Whistled Language Brings Surprising Brain Discovery

People must use both sides of their brain to understand it, a first

(Newser) - The rapidly disappearing "bird language" that is spoken—or whistled, actually—by about 10,000 residents in the mountains of Turkey is changing the way scientists think about language and the brain. The left hemisphere has always been dominant when interpreting language, be it spoken, written, signed, or even... More »

This Man Speaks More Languages Than Most People Can Name

Translator Ioannis Ikonomou knows 32 languages and isn't done yet

(Newser) - In English, it's polyglot. In Greek, or Hindi, or Hebrew, the word for someone who knows several languages is, well, ask Ioannis Ikonomou. The New Statesman profiles the 50-year-old translator for the European Commission in Brussels: He knows 32 languages, and that's just the living ones. After learning... More »

Bonobos Have This in Common With Human Babies

They too use identical noises that function in various contexts

(Newser) - Humans aren't the only species to speak baby talk, apparently. A new study published in the journal Peer J finds our closest living relatives communicate using high-pitched calls or "peeps" strangely similar to the sounds made by human babies before they can talk. Researcher Zanna Clay of the... More »

University of NH: Don't Use Words Like 'Rich,' 'American'

Go with 'person of material wealth' who is a 'resident of the US'

(Newser) - The University of New Hampshire has created a " Bias-Free Language Guide ," which it says "is not a means to censor but ... presents practical revisions in our common usage that can ... break barriers relating to diversity." It includes a long list of "problematic/outdated" words, along with... More »

Women, Stop Using This Word at Work

'Just'

(Newser) - Women, enough with the word "just." In a post at LinkedIn , Google alum and entrepreneur Ellen Petry Leanse makes the case that women use the word much more often than men in the workplace—to their own detriment. It's a weak word, she argues, and it makes... More »

Guess Which Country Has 2nd-Most Spanish Speakers

Mexico has the most, with 121 million

(Newser) - Not speaking or studying Spanish yet? Then this might inspire you: The US now has the second-largest Spanish-speaking population outside of Mexico, according to a new study reported in the Guardian . According to Instituto Cervantes , a non-profit that promotes Spanish language and culture, the US now has 41 million native... More »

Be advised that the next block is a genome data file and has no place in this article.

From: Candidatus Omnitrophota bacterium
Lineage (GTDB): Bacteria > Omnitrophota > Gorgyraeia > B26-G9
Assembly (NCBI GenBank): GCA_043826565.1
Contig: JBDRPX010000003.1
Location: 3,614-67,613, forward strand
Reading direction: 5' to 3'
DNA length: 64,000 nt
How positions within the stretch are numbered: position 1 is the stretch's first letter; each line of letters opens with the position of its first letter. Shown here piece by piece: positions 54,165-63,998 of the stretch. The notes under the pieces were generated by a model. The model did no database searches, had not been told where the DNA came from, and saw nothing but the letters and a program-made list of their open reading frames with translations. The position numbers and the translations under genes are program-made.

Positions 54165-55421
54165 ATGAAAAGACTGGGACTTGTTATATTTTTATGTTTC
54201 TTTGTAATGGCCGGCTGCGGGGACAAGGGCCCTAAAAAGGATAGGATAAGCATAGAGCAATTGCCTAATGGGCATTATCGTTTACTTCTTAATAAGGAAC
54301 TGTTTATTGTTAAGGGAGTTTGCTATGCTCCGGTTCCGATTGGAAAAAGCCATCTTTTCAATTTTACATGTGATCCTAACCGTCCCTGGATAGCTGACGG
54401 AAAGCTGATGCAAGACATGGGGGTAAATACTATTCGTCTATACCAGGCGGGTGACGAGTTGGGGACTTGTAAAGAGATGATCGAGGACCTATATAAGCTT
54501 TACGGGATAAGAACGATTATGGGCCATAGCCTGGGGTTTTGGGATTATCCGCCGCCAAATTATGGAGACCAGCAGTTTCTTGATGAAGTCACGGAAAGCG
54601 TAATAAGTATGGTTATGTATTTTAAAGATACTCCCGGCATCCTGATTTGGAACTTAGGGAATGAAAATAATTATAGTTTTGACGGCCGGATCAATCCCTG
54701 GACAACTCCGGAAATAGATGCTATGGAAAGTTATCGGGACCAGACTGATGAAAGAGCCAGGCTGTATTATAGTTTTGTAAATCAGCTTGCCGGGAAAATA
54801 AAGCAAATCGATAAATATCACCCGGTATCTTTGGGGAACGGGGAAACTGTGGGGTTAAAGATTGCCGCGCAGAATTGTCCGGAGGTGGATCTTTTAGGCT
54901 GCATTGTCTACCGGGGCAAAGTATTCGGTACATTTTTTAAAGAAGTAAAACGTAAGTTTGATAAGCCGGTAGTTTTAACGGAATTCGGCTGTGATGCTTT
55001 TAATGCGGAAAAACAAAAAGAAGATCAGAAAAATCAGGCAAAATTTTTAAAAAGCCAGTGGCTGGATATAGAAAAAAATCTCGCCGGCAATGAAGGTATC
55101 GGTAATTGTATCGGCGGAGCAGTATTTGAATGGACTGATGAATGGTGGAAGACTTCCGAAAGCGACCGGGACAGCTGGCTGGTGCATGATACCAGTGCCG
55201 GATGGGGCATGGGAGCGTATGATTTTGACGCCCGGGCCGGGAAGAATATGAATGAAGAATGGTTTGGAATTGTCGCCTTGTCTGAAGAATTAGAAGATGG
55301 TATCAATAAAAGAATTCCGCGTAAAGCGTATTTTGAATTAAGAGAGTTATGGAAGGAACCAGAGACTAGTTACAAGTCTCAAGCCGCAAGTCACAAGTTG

You Guys, Stop Saying 'You Guys'

Vox writer says oft-used phrase promotes sexism, even if it's not intentional

(Newser) - Jenee Desmond-Harris admits that she used to start many of her social media posts with the informal and conversational "you guys" greeting, and her initial reaction to the idea of banishing the phrase was "oh, come on." But now she's ready to purge the popular phrase... More »

Did Science Just Discover a New Shakespeare Play?

Psych theory and text-analyzing software show 'Double Falsehood' may be Bard's

(Newser) - Did William Shakespeare pen Double Falsehood after all? Texas researchers say he probably did after comparing the play to "psychological signatures" they worked up for the Bard, Lewis Theobald (the supposed author), and Shakespeare contemporary John Fletcher. The study, published in Psychological Science , used text-analyzing software and psychological theory... More »

Let's End the 'War' Against Cancer

It's time to 'lay down our weapons,' writers say

(Newser) - We can "stand up to" it, "fight" it, "beat" it, and even "survive" it, but does this macho language help us deal with cancer? No way, say David Hauser and Richard Wassersug: "Not only has the military motif not led to a cure for the... More »

North, South Korea Languages Drifting Apart

After 7 decades, about one-third of words are different

(Newser) - On one side of the line that has divided two societies for so long, the words arrive as fast as globalization can bring them—English-based lingo like "shampoo," ''juice," and "self-service." To South Koreans, they are everyday language. To defectors from North Korea,... More »